In the four months since I had a brain haemorrhage I have had several tests to find out how my mind has been affected. The first tests were conducted in Siena, where I had been taken to hospital after falling ill on a spring holiday in Tuscany. A nice Italian lady showed up with bundles of problems for me to resolve. They ranged from mathematical ones of the sort one used to face at primary school — how many apples costing so much each could be bought with so much money and leave how much change — to finishing incomplete sentences and explaining events or processes depicted in drawings. Although I have never been good at maths, I found the mathematical questions easiest to answer: sometimes the drawings were indecipherable.
Back in London I underwent other tests. Lots of them were to do with memory. I would be told a long number and asked to repeat it backwards, or told a complicated story and asked to recall it after time had passed. There were puzzles to do, like re-arranging shapes and colours in specific forms, and time tests, such as listing in a minute as many possible names of animals or words beginning with the letter ‘t’. I was bad at these, in particular at one in which I was asked to name things that were ‘soft’: cushion, pillow, and baby’s bottom were all I could think of. Some of the tests were much harder than I had expected. One of the worst was trying to complete an unfinished sentence in a way that would be impossible in practice. The mind rebels against talking nonsense: ‘I climbed the mountain and…’ what? Went for a swim?
Finally, therapists at the National Hospital for Neurology and Neurosurgery in London have reached some conclusions. I am suffering from ‘a moderate degree of intellectual underfunctioning’, from ‘mild word retrieval difficulties’, and from ‘mild and selective executive inefficiencies’. I do not doubt these findings. These are experts in their field and know what they are talking about. But I still wonder that my inadequacies in these areas can be attributed to the bleeding in my brain; they could easily have existed always. My memory has never been good, and I’ve never been good at solving puzzles. I’ve even been bad at understanding stories in films. (Though not quite as bad as my late brother, John, who once asked me to explain what was going on in Jaws: ‘What is this red stuff on the surface of the water?’)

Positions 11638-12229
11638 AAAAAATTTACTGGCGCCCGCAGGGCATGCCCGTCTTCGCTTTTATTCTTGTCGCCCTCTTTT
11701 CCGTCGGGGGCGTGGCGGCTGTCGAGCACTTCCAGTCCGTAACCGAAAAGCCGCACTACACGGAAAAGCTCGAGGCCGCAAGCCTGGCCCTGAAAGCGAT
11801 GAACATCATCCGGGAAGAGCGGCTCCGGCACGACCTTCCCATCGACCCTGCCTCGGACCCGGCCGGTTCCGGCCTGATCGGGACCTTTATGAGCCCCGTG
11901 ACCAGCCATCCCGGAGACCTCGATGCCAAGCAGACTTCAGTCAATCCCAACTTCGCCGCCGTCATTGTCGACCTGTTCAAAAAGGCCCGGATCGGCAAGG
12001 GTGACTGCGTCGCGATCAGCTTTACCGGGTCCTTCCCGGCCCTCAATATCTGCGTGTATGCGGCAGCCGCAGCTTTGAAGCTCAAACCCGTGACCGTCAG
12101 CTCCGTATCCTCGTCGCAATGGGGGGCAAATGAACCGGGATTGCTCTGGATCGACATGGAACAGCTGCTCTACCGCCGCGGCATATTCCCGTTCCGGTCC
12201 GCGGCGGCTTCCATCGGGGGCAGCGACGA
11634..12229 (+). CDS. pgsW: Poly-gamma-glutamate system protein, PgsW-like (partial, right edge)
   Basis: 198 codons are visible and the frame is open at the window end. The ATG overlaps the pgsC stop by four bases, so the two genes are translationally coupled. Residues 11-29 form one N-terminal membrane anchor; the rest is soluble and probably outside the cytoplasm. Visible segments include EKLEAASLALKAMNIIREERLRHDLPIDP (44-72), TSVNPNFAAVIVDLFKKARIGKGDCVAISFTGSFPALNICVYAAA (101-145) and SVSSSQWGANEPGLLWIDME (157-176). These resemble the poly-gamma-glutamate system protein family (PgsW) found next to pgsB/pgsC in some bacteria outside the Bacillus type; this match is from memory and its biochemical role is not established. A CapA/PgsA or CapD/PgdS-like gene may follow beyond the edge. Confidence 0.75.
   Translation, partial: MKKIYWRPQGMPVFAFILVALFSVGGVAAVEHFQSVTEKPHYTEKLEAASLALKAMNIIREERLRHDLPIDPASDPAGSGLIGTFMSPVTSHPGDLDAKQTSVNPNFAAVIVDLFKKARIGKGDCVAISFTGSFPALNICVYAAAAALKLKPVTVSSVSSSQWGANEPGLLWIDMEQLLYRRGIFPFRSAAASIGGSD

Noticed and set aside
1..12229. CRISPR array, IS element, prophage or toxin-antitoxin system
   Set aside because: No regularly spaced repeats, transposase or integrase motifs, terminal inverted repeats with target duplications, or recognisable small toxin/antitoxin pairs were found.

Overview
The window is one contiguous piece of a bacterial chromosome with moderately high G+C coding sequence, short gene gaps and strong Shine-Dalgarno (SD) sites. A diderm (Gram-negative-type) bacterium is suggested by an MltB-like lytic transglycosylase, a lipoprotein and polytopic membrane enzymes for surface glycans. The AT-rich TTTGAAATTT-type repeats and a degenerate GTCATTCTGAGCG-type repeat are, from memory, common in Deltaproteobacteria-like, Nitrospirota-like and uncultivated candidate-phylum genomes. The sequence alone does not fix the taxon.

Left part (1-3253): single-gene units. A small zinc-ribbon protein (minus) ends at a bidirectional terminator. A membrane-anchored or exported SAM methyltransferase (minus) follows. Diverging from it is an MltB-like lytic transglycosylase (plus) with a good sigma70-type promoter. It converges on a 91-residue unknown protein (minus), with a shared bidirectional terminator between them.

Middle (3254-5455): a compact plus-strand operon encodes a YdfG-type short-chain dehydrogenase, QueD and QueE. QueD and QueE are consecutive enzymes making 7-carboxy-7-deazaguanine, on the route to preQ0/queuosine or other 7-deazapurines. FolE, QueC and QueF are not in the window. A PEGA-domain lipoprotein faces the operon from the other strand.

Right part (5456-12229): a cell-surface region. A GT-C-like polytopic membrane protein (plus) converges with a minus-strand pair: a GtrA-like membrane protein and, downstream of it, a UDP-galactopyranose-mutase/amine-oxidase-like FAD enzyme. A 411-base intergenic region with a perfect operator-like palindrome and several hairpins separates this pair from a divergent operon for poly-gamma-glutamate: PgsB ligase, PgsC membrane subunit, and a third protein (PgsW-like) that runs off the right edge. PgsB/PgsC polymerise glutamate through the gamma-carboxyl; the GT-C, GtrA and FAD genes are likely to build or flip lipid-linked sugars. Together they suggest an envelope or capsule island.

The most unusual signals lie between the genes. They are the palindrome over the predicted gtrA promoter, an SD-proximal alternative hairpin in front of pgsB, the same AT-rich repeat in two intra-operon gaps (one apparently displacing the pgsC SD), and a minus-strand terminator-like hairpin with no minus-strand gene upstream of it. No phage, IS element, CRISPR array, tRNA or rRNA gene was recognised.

When I was recovering in hospital in Siena, I spent a whole night worrying because I couldn’t remember the name of Jerry Hall. I had no need to remember it; I had no opinion to offer on Rupert Murdoch’s new wife. I was just anxious because she had just popped unsummoned into my head, and I couldn’t think of her name. This was, I presumed, a result of my little stroke, but it need not have been so. It could have happened at any time in my life. It is one of the features of age that one starts to blame the advancing years for defects one has experienced always. In my case, weakness of memory is certainly one such defect.
I do recognise that the stroke has made some differences. When I’m tired, I sometimes can’t find a word I’m looking for or say the wrong word instead (sometimes even one that means the exact the opposite of what I want to say). I also, in writing, sometimes miss out words completely that I think I have written down. I therefore have to reread articles more carefully before sending them to the editor. These may, I suppose, be symptoms of ‘intellectual underfunctioning’ or of ‘mild and selective executive inefficiencies’, but I don’t think I would ever have done well in any of the tests that I have failed now. Strokes can, of course, have the most devastating results, so I consider myself very lucky. And there is further comfort to be had from the Observer’s literary editor, Robert McCrum, who describes the aftermath of a far more serious stroke 21 years ago in his excellent book, My Year Off: Recovering Life After a Stroke.